The way it should be? That’s up for debate, but as the season gets longer and the games get tougher, you’ve got to wonder if Chris Kelly at age 36 will be able to keep up.

At times this year, Kelly has shown obvious signs of aging with his lack of acceleration and endurance when asked to play above 12 or 13 minutes a night. There still lies a great deal of talent in the Senators’ current fourth line centre, but the physicality of the final stretch of the NHL’s regular season and playoffs might prove to be a little overwhelming.

Though Tommy Wingels may not possess the skill Kelly holds, the former San Jose Shark can bring speed, stamina and a big body presence. He’s only recorded a single point in his first 16 games with the club, but Wingels might be the Senators’ best option for that final spot in the forward corps when the team is all healed up.

And this likely won’t be the last time this topic is discussed if Colin White has anything to say about it.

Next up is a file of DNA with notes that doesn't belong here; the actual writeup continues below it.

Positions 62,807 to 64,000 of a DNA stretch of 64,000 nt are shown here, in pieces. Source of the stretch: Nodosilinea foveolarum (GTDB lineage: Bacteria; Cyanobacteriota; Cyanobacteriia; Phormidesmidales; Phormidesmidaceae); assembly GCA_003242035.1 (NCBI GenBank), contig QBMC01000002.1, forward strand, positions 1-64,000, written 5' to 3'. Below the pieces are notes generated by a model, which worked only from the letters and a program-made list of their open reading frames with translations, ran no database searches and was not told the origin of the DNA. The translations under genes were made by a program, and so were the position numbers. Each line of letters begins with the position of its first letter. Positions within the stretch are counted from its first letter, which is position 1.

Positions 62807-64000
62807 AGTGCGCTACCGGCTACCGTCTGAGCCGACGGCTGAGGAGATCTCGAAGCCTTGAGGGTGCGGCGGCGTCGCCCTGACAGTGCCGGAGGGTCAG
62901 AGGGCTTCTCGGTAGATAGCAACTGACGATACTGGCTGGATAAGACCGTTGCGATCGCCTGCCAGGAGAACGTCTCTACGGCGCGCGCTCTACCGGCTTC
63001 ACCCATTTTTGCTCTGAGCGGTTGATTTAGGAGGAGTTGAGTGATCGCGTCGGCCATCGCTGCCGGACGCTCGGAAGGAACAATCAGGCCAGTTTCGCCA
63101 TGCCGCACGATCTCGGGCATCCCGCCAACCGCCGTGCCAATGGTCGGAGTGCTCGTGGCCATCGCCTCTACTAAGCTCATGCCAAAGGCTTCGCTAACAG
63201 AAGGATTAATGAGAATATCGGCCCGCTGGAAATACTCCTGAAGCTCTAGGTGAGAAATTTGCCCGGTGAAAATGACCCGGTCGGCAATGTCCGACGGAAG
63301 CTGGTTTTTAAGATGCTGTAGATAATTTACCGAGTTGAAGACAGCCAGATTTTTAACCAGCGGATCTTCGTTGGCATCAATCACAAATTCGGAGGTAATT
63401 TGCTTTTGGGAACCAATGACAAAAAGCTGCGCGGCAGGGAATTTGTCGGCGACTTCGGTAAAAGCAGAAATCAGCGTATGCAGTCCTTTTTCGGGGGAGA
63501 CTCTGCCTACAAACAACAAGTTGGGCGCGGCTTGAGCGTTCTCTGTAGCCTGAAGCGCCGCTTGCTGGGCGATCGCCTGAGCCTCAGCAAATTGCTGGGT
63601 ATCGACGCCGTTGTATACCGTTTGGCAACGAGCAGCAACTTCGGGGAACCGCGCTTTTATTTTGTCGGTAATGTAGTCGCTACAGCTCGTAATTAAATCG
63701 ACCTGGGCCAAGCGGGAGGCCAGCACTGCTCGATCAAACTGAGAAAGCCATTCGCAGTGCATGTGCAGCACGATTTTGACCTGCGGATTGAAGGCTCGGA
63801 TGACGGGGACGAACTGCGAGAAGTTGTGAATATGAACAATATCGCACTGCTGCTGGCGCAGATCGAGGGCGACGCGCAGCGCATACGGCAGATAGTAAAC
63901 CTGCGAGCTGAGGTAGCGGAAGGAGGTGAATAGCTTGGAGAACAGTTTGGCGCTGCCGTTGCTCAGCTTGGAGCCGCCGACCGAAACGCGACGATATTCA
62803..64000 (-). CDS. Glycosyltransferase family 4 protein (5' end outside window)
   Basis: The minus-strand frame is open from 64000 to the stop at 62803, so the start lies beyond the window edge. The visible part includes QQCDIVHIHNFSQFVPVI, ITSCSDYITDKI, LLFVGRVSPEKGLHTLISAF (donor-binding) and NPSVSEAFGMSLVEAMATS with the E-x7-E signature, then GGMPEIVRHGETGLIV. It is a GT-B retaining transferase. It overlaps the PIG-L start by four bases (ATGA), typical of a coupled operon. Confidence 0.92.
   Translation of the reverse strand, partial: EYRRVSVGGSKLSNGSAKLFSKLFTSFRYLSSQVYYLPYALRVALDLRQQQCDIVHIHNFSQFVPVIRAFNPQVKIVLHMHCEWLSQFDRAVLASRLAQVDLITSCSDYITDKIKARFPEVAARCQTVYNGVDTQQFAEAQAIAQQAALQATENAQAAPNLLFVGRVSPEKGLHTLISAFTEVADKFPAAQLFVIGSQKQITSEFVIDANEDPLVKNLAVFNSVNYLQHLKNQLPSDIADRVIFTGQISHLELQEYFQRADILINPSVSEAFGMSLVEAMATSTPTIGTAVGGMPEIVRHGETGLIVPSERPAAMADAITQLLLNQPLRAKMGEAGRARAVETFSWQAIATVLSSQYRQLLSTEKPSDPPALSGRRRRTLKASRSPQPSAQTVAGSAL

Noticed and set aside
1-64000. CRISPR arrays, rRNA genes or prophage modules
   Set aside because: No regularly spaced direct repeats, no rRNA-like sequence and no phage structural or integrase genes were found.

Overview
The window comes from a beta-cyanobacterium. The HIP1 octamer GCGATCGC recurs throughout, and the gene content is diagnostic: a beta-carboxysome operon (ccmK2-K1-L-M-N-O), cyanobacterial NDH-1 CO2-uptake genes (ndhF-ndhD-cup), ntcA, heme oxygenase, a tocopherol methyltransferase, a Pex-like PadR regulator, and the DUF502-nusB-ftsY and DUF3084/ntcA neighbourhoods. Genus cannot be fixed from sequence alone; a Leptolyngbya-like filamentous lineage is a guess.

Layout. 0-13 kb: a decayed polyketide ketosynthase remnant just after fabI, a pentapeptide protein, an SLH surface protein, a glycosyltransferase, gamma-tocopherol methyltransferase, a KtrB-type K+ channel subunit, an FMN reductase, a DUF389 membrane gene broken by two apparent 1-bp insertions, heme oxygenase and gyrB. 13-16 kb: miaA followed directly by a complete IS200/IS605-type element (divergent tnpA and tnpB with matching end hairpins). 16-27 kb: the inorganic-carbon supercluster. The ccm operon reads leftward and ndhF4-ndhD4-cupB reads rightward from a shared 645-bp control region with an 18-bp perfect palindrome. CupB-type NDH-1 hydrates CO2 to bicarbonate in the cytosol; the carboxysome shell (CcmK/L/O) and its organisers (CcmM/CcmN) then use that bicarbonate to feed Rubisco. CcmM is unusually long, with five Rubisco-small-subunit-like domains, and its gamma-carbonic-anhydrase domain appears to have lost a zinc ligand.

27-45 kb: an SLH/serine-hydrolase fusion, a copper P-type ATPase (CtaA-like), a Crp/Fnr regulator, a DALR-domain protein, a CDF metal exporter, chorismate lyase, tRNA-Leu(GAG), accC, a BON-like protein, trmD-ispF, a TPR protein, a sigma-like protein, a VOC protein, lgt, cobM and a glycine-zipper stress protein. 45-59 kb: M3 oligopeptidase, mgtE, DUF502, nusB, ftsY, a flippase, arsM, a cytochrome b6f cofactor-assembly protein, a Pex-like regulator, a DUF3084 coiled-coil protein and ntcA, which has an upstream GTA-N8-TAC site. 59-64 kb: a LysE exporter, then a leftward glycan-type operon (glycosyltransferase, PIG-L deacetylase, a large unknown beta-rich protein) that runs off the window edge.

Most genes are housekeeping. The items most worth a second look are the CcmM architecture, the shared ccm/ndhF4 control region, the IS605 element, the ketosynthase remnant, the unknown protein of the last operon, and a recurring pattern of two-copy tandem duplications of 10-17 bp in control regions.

Have We Seen the Last of Chris Neil?

When days turned into weeks for Chris Neil and his broken finger, and Pierre Dorion decided to acquire two top-nine worthy forwards at the trade deadline, the 37-year-old’s place in the lineup came into question.

It’s no secret that Kelly is above Neil on the Senators’ forward depth chart, and if we’re wondering whether or not Kelly is going to play, then it’s safe to say Neil is going to spend his fair share of nights in the press box.

When Neil is healthy and Ryan is back in the lineup, then the remaining games against the big, bad Boston Bruins may be Neil’s only opportunity to play past the warmup.

And hey, the Senators’ most likely playoff matchup is against Boston, so maybe there’s a chance.

But you’ve got to think: If Boucher was feeling “like a kid under a Christmas tree” with the brand new forward depth he received earlier this week, then would he risk taking a better player out of the lineup in order to get Neil in simply as an intimidation factor?

Neil’s upcoming unrestricted free agent status is a conversation for another day.

A Quietly Successful Season for Claesson

It may be old news now, but Senators defenseman Freddy Claesson was beaming about his brand new contract when asked about it on Thursday morning. A week ago, the 24-year-old signed a one-year, one-way extension worth $650,000.

The Stockholm, Sweden native is most pleased with the fact it’s a one-way deal.

“For me, it’s security for sure,” said Claesson. “That’s something I’ve been working on for a long time.